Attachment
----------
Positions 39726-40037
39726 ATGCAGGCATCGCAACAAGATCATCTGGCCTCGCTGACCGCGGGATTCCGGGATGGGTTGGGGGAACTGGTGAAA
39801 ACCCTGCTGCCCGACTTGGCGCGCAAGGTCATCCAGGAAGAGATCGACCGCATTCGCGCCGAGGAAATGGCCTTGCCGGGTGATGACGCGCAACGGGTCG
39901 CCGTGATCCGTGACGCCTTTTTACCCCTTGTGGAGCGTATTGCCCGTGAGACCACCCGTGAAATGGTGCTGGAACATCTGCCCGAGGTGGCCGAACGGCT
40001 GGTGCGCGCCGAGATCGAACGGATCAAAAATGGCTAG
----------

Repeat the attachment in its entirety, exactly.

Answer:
Positions 39726-40037
39726 ATGCAGGCATCGCAACAAGATCATCTGGCCTCGCTGACCGCGGGATTCCGGGATGGGTTGGGGGAACTGGTGAAA
39801 ACCCTGCTGCCCGACTTGGCGCGCAAGGTCATCCAGGAAGAGATCGACCGCATTCGCGCCGAGGAAATGGCCTTGCCGGGTGATGACGCGCAACGGGTCG
39901 CCGTGATCCGTGACGCCTTTTTACCCCTTGTGGAGCGTATTGCCCGTGAGACCACCCGTGAAATGGTGCTGGAACATCTGCCCGAGGTGGCCGAACGGCT
40001 GGTGCGCGCCGAGATCGAACGGATCAAAAATGGCTAG